FOR MEMBERS

A foreigner’s guide to understanding Swiss politics in five minutes

Switzerland holds referenda four times a year, with several issues often decided at each ballot
Frequent voting is a unique feature of Swiss political system. Photo by Fabrice Coffrini / AFP
In view of Sunday’s much-publicised referendum where the Covid-19 legislation was strongly approved by Swiss voters, you may be wondering about the country’s political system. This is what you should know about it.

In many ways, Switzerland’s political system is different from that in most other countries, and it may become confusing to newcomers (or even those who have been here for a while). 

For instance, foreigners in Switzerland probably became more familiar with some politicians during the Covid pandemic, as their  (often masked) faces — like that of Health Minister Alain Berset — were frequently in the news.

Also the term “Federal Council” has often been mentioned in the media during the health crisis.

You may also have been perplexed by the fact that at the beginning of the pandemic in 2020 Switzerland had one president — Simonetta Sommaruga — and this year there is another, Guy Parmelin, without an election having taken place the meantime.

This is just one aspect of Swiss politics that is unique in Europe and possibly elsewhere as well.

That’s because unlike most other nations, Switzerland doesn’t have a single president or a prime minister. Instead, it has the executive branch, or Federal Council, whose seven members  serve as the collective head of state.

They represent the four major parties and political leanings in the parliament — the Swiss People’s Party (SVP) to the right, Social Democrats to the left, as well as The Center and The Liberals in the middle.

The 2021 Federal Council. Photo by admin.ch

The number of seats each party holds corresponds to the number of seats they have in the parliament. Therefore, the SVP has two members in the Federal Council (current president Guy Parmelin and Ueli Maurer), as has the Social Democratic Party (Berset and Simonetta Sommaruga). Others, like Viola Amherd are from The Center party, while Karin Sutter-Keller and Ignazio Cassis represent the Liberals.

Each federal councillor also heads a government department.

Despite undoubtedly having a divergence of opinions due to their different party affiliations, all the members of the Federal Council make the decisions jointly, based on the principle of collegiality and consensus — that is, what is best for Switzerland and not necessarily for their own parties.

If there is a disagreement among the councillors in private, we, the public, are not privy to it, as they are mandated to present a united front.

The Federal Council is elected by the parliament every four years; parliament members, on the other hand (both the lower house, the National Council, and the upper chamber, the Council of States), are elected by the people.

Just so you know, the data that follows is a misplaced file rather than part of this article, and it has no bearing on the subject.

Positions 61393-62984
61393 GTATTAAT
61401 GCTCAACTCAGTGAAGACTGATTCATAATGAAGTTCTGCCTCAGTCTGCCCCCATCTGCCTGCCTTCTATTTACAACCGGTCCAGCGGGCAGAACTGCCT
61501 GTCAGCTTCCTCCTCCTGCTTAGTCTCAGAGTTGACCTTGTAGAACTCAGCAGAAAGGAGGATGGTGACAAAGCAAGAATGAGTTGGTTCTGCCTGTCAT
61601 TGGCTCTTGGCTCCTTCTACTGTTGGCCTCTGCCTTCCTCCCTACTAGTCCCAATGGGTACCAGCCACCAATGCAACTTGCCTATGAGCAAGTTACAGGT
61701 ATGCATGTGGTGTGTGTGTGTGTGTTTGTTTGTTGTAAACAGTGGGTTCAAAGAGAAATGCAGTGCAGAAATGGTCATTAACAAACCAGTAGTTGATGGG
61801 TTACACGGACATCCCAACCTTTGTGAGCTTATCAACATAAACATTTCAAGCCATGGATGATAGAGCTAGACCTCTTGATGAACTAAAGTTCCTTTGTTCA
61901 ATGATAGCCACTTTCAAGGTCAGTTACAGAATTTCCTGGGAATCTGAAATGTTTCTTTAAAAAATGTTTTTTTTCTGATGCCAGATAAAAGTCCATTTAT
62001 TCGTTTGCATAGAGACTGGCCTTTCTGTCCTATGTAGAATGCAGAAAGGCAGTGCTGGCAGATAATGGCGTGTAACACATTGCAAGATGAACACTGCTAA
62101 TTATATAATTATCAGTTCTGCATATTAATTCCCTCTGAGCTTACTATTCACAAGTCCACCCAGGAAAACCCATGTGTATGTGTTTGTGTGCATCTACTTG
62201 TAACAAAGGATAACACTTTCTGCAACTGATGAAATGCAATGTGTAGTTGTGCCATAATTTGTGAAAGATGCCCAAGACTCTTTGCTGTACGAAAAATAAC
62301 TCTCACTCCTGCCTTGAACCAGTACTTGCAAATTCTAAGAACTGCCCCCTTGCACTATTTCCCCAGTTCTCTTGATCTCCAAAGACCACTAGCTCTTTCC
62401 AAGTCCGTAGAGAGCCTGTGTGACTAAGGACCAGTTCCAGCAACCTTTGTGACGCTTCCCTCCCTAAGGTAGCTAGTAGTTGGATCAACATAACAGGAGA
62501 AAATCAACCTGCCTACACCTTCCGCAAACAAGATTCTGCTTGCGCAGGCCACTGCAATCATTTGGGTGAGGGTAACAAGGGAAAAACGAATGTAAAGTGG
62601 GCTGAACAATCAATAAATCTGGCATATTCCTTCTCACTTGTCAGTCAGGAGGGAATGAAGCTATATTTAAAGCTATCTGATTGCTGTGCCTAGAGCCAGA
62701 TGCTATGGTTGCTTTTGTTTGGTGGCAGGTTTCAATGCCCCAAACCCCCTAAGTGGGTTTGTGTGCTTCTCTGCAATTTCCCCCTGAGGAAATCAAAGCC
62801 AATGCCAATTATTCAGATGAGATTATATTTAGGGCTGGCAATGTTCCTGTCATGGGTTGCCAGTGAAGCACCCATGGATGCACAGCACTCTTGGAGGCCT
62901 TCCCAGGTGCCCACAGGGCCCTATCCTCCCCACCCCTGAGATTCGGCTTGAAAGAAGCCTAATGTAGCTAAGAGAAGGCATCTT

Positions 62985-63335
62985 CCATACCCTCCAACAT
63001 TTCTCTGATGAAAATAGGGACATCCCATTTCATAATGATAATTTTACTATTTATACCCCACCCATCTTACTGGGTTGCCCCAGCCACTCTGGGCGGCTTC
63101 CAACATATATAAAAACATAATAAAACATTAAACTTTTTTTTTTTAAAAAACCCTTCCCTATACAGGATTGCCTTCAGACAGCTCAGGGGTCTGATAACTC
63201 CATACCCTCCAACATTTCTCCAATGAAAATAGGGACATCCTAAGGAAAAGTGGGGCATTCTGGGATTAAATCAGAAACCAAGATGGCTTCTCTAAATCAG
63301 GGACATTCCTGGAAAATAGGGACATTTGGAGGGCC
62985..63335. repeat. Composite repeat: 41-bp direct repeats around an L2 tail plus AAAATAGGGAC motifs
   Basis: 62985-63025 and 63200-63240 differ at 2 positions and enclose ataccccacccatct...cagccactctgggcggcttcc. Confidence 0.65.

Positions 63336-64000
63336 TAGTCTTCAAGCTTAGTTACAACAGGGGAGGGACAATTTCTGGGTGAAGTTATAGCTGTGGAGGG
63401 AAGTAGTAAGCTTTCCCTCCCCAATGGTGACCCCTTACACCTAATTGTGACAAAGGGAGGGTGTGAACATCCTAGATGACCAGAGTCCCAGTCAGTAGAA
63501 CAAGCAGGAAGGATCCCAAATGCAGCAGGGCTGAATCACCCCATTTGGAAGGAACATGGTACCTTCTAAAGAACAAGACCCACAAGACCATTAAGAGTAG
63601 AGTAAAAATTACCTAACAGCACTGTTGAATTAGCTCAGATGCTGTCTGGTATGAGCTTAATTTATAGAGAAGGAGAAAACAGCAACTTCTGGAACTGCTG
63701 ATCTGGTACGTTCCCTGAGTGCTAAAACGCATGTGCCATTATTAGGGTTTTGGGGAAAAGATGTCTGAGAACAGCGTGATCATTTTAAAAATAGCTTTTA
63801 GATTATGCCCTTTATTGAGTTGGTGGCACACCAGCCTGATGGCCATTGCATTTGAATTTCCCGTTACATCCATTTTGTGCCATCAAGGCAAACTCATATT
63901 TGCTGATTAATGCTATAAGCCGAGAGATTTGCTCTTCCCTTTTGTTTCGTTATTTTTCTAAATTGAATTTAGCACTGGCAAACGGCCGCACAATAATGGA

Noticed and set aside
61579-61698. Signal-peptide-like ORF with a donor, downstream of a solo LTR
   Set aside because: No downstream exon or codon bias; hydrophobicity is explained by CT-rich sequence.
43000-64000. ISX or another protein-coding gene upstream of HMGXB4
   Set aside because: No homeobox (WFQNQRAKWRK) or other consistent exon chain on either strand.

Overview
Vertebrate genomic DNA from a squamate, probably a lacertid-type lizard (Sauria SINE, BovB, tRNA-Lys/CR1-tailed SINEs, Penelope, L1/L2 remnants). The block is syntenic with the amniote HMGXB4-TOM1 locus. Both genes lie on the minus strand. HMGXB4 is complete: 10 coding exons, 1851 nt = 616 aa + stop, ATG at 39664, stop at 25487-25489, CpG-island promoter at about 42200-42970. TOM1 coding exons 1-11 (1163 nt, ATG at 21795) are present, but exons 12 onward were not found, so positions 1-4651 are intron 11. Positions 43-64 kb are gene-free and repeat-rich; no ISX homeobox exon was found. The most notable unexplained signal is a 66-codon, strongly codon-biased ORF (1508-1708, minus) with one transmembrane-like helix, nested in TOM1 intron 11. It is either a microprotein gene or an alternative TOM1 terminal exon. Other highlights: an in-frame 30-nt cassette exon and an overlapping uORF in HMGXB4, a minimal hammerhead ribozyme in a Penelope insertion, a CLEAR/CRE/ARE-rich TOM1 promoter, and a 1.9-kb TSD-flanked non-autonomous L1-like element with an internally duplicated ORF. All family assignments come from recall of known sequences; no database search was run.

MPs in Swiss parliament propose new legislation. Photo by Fabrice COFFRINI / AFP

And what about the president?

The President of Switzerland is elected for a one-year term by the parliament.  However, he or she is not  the head of the government, has no special power, and their role is to chair the Federal Council meetings, mediate in the case of disputes, and represent Switzerland abroad.

Since the presidency changes in a blink of an eye, it is not surprising many Swiss don’t even know who their president is in a given year.

Who decides what laws are implemented in the country — the Federal Council or the the parliament?

Neither.

And this is where the Swiss system is unique, as in Switzerland all the political power belongs to the people.

Unlike other nations, where elected officials make decisions on behalf of their constituents, in Switzerland a centuries-old tradition of direct democracy gives people — rather than lawmakers — the power to shape local and national policies.

No legislation can be enacted here until citizens approve it in a referendum. In this way, they can have a say in a political process that impacts their lives.

The Covid-19 law for example, was initially approved by voters on June 9th.

READ MORE: Swiss voters back Covid pass law

People can also create their own laws (within reason, of course). Any group or a citizen over over the age of 18 can launch an initiative by collecting 100,000 signatures within 18 months. Petitions must conform with legal requirements— anyone who signs it must be eligible to vote in Switzerland and provide their address for identification purposes.

Sunday’s vote was an example of such an initiative. A group called Friends of the Constitution launched an initiative to repeal a revision of the Covid law that pertains specifically to the Covid certificate. They were, however, defeated.

But if an initiative is approved by the voters — as the nursing initiative was on Sunday — the Federal Council must figure out a way to implement it.

READ MORE: Referendum: Why are the Swiss voting on nursing conditions?

The Swiss typically vote in referendums four times a year — more than any other nation.

However, if a piece of legislation that the parliament and the Federal Council want to enact is rejected by voters, the government has no choice but accept the defeat.

They have to adhere to the words an American politician famously uttered after he lost an election in the 1960s: “The people have spoken — the bastards”.

READ MORE: How Switzerland’s direct democracy system works


Member comments

Become a Member to leave a comment.Or login here.